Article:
A big improvement has been made to the interface with the way you can control parameters in drop down menus. Essentially, any drop down menu you can access from the list in the timeline can be dragged in its entirety to the Essential Graphics Panel.
Now this can make it easier to access should you need to change the values often over time, or when building a template for instance. However this means that these dropped down menus can be used as master properties, and when you add them to a new composition they’ll be available there as well.
It should help make templates much easier. Prior to this you had to use sliders to switch between settings, but now, you can use a drop down menu instead, and even rename each menu to exactly what you need, making such alteration much easier to perform.
This will be a huge time saver to all those who use Expressions when creating effects and templates.
If you’re into Expressions, you will likely appreciate being able to access text property parameters through Expressions. Using this method, you can grab parameters from one text layer and set them on another. If you have a complex text effect which you need to reproduce, you’ll find this another great, powerful and versatile feature.
The little things
These are all huge improvements, but Adobe have also worked on the little things - tweaks which make your work so much quicker and easier, you’ll wonder why this wasn’t implemented sooner.
One such improvement was done with Shape layers. You can now select a bunch of them and with a right click, or a keyboard shortcut, just group them together. Another right-click and you can ungroup them just as quickly. Certainly much quicker and easier than the old way (which was to create a group and drag and drop layers into it).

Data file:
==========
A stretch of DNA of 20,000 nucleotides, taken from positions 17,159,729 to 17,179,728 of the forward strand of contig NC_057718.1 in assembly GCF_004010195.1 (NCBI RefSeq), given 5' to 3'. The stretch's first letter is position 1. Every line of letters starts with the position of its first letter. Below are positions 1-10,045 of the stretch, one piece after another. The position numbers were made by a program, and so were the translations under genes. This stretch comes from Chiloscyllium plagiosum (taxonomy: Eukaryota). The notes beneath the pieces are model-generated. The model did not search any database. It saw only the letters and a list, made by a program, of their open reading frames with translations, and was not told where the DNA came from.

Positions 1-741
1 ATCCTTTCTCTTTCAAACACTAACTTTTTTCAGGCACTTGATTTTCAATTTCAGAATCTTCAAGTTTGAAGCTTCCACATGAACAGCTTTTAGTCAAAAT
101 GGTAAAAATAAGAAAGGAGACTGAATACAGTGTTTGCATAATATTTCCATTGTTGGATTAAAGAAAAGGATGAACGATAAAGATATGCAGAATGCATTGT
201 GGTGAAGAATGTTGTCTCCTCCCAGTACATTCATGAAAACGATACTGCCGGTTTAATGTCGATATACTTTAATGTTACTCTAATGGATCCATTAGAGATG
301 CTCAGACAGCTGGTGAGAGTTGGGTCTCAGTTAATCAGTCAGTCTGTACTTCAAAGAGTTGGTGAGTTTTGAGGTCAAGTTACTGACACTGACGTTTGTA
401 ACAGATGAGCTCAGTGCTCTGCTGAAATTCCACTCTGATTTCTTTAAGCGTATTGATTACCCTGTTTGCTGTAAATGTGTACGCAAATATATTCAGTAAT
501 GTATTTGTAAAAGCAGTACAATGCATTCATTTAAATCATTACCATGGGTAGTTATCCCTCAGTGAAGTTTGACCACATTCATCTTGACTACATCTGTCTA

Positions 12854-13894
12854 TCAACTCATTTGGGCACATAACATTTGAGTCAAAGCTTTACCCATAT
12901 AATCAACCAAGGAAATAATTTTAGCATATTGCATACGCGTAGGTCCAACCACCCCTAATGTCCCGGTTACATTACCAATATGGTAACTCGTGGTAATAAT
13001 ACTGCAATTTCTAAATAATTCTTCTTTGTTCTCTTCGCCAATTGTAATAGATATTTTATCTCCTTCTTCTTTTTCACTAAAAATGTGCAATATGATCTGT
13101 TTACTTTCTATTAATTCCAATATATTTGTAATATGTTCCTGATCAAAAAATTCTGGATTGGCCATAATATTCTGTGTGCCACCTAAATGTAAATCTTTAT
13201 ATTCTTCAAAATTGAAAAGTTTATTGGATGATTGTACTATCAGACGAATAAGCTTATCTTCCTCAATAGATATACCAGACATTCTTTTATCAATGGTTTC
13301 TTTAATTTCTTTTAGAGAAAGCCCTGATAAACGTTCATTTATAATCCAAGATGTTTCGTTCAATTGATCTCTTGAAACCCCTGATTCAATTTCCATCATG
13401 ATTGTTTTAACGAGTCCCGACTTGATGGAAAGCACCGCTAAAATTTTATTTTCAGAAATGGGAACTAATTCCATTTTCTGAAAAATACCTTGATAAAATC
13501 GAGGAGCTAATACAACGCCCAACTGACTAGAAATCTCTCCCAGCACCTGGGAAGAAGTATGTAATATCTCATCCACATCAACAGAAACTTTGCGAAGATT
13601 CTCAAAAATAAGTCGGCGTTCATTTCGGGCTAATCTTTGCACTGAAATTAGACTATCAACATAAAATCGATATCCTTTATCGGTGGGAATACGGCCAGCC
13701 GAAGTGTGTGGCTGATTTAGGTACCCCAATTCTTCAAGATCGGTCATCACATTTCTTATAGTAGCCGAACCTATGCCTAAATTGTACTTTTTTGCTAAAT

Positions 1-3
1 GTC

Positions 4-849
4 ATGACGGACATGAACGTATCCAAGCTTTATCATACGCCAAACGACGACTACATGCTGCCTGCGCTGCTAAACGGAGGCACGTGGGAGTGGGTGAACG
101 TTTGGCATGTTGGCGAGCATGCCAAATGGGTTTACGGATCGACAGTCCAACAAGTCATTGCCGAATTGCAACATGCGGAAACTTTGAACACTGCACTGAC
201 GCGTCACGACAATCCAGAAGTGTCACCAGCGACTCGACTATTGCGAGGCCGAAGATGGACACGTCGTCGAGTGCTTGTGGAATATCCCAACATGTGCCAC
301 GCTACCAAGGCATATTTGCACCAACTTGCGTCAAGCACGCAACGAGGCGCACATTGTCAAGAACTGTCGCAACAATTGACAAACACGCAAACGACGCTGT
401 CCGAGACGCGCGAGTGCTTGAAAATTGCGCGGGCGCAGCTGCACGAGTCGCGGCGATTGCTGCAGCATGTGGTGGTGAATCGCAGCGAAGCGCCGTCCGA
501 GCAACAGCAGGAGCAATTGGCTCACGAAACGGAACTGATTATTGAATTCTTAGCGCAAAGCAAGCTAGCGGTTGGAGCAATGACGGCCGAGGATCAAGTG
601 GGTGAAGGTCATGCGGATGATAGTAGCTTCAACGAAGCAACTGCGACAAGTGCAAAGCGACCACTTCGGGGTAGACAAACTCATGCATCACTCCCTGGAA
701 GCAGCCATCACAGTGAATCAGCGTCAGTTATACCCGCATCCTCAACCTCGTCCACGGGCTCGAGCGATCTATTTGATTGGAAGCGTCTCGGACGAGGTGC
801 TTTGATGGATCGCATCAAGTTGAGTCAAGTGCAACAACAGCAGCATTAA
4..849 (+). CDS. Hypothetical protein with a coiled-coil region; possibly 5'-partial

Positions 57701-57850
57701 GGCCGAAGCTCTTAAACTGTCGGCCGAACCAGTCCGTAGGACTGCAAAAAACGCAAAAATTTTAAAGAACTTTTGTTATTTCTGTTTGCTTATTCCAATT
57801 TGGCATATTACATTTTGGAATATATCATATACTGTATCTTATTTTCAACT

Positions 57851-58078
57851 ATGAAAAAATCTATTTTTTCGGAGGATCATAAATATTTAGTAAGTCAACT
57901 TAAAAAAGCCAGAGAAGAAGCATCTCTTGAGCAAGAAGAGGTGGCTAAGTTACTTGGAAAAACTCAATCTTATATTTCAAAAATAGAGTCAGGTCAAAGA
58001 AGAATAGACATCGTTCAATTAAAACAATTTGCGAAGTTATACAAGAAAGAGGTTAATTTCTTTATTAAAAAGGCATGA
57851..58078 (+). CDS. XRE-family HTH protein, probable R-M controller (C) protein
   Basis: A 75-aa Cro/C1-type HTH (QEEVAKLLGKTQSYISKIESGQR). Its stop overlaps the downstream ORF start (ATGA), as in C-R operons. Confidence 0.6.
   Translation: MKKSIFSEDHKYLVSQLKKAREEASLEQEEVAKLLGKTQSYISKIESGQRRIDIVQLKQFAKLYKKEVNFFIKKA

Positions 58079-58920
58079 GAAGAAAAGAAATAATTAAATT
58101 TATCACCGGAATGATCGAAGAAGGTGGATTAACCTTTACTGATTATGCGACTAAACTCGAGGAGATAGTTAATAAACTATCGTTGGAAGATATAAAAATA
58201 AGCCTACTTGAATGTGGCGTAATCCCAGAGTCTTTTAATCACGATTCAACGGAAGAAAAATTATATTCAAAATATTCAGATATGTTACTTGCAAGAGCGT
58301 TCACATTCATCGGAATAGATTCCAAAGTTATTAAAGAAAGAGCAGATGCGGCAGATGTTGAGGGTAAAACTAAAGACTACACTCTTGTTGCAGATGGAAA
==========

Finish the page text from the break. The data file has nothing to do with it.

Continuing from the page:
After Effects is huge, and no review can truly do it justice, but the major changes in this version are all designed to simplify and speed up your work, and in that sense, there’s very little reason not to upgrade. Yes it’s a complex piece of software, but it allows you to do so much to your video clips, and now, it can do it faster, easier - in some cases - and is much more stable. Adobe have done a great job here and we look forward to further performance improvements in the future.
Do note however, that you cannot purchase After Effects as a standalone product. Rather, it has to be bought via the subscription model (as part of Creative Cloud), but the advantage here is you don’t have to think too long and hard about whether to upgrade or not. If you like what you see, upgrading is simply part of the monthly fee you pay Adobe for the use of its apps, and in the case of After Effects, the advantages to your workflow make this pretty much a no-brainer.
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Steve has been writing about technology since 2003. Starting with Digital Creative Arts, he's since added his tech expertise at titles such as iCreate, MacFormat, MacWorld, MacLife, and TechRadar. His focus is on the creative arts, like website builders, image manipulation, and filmmaking software, but he hasn’t shied away from more business-oriented software either. He uses many of the apps he writes about in his personal and professional life. Steve loves how computers have enabled everyone to delve into creative possibilities, and is always delighted to share his knowledge, expertise, and experience with readers.